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Depending on your treatment plan for antiphospholipid syndrome, there are additional steps you can take to protect your health.
If your antiphospholipid syndrome requires that you take anticoagulant medication, take extra precautions to keep from injuring yourself and to avoid bleeding. Follow these suggestions:
Certain foods and medications may affect how well your anticoagulants work. Ask your doctor for guidance about:
Safe dietary choices. Vitamin K can lessen the effectiveness of warfarin. It's important to be consistent in how much vitamin K you get daily. The average daily value of vitamin K for adult men is 120 micrograms (mcg). For adult women, it's 90 mcg. While eating small amounts of foods that are rich in vitamin K may not be harmful, avoid eating large amounts of kale, spinach, lettuce, broccoli, Brussels sprouts, parsley, collard greens, mustard greens and soybeans.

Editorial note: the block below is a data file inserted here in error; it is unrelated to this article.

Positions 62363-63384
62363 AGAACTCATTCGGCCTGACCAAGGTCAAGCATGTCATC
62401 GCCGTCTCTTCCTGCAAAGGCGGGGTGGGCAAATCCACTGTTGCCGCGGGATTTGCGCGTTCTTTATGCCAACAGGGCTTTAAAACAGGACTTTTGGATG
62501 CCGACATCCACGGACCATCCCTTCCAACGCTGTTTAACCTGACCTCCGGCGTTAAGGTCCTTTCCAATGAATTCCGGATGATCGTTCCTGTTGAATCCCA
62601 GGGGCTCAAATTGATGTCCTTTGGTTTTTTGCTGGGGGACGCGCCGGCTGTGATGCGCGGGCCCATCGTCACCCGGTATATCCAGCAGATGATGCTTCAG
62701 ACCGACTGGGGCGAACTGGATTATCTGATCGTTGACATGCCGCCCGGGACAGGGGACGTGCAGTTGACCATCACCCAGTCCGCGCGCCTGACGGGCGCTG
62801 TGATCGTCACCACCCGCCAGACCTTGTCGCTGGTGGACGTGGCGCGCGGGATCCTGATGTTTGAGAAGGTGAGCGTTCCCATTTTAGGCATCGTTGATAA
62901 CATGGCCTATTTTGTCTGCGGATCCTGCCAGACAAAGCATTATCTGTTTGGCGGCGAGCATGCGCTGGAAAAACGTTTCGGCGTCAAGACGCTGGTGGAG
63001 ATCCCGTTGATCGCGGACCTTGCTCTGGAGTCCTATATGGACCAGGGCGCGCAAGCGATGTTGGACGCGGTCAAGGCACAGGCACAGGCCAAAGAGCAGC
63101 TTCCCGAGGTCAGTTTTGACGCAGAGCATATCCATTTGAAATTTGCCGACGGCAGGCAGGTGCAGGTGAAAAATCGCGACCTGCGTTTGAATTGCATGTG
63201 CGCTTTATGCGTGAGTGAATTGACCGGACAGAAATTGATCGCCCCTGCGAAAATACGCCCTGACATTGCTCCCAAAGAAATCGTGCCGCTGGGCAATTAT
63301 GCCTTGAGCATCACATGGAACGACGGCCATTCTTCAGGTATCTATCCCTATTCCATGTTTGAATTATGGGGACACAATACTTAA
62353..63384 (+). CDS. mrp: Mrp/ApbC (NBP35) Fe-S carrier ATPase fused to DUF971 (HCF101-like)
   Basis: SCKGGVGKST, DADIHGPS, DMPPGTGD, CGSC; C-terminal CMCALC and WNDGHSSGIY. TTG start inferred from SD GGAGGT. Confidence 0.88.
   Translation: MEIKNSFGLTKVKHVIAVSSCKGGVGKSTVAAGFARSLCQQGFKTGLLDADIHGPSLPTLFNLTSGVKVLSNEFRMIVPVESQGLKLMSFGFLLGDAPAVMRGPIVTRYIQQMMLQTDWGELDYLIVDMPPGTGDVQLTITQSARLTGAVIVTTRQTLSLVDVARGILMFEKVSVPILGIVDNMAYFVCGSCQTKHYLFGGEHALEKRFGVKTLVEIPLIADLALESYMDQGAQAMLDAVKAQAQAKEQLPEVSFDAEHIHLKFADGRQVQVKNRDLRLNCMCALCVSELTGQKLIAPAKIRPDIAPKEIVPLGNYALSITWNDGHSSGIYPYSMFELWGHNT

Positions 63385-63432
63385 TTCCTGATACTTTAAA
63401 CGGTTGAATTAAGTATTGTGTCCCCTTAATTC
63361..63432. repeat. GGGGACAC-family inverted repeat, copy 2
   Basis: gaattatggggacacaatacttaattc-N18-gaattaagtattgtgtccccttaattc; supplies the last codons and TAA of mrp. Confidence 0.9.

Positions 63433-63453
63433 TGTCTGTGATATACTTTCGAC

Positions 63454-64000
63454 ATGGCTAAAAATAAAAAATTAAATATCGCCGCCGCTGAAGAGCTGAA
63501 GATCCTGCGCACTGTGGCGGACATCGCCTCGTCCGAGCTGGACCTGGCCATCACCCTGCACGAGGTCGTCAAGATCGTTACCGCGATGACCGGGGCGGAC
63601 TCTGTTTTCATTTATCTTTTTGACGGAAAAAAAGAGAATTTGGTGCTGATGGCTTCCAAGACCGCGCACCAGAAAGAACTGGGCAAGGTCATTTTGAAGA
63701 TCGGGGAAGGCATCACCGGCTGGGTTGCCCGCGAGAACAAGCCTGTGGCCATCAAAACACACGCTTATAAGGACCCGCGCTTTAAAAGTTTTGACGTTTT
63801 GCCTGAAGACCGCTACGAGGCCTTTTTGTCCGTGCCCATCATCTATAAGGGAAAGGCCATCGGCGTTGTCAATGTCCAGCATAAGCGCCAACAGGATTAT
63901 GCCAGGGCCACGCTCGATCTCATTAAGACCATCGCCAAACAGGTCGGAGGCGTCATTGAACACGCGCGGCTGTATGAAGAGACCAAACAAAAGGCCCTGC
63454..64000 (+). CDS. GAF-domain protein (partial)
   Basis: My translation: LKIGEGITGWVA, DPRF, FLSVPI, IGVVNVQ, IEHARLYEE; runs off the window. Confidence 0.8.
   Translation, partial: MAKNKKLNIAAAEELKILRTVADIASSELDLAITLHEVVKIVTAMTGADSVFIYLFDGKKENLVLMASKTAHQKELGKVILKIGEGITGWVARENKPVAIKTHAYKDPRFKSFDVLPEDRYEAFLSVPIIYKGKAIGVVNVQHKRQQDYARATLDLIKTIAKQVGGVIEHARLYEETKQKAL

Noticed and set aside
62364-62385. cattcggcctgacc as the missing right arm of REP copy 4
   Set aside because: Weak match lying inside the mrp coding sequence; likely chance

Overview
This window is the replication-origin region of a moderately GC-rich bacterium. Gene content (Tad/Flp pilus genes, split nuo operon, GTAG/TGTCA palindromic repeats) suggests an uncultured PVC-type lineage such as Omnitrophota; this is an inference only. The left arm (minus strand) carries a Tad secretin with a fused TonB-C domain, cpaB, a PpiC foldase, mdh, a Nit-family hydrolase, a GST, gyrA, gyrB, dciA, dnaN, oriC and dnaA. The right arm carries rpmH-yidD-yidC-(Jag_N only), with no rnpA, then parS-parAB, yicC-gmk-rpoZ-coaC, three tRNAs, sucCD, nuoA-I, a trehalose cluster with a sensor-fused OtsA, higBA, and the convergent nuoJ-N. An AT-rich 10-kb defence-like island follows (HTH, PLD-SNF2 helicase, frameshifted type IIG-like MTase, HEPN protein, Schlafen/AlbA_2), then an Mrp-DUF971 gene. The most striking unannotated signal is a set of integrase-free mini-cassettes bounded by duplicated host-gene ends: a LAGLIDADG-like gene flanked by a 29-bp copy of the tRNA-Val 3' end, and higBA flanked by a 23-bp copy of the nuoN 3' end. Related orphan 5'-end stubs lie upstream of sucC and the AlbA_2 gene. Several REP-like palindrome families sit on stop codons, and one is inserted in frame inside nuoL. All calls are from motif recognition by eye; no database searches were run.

On the other hand, cranberry juice and alcohol may dangerously increase warfarin's blood-thinning effect. Ask your doctor if you need to limit or avoid these drinks.
If you have antiphospholipid antibodies but do not take anticoagulant medication, take these precautions:
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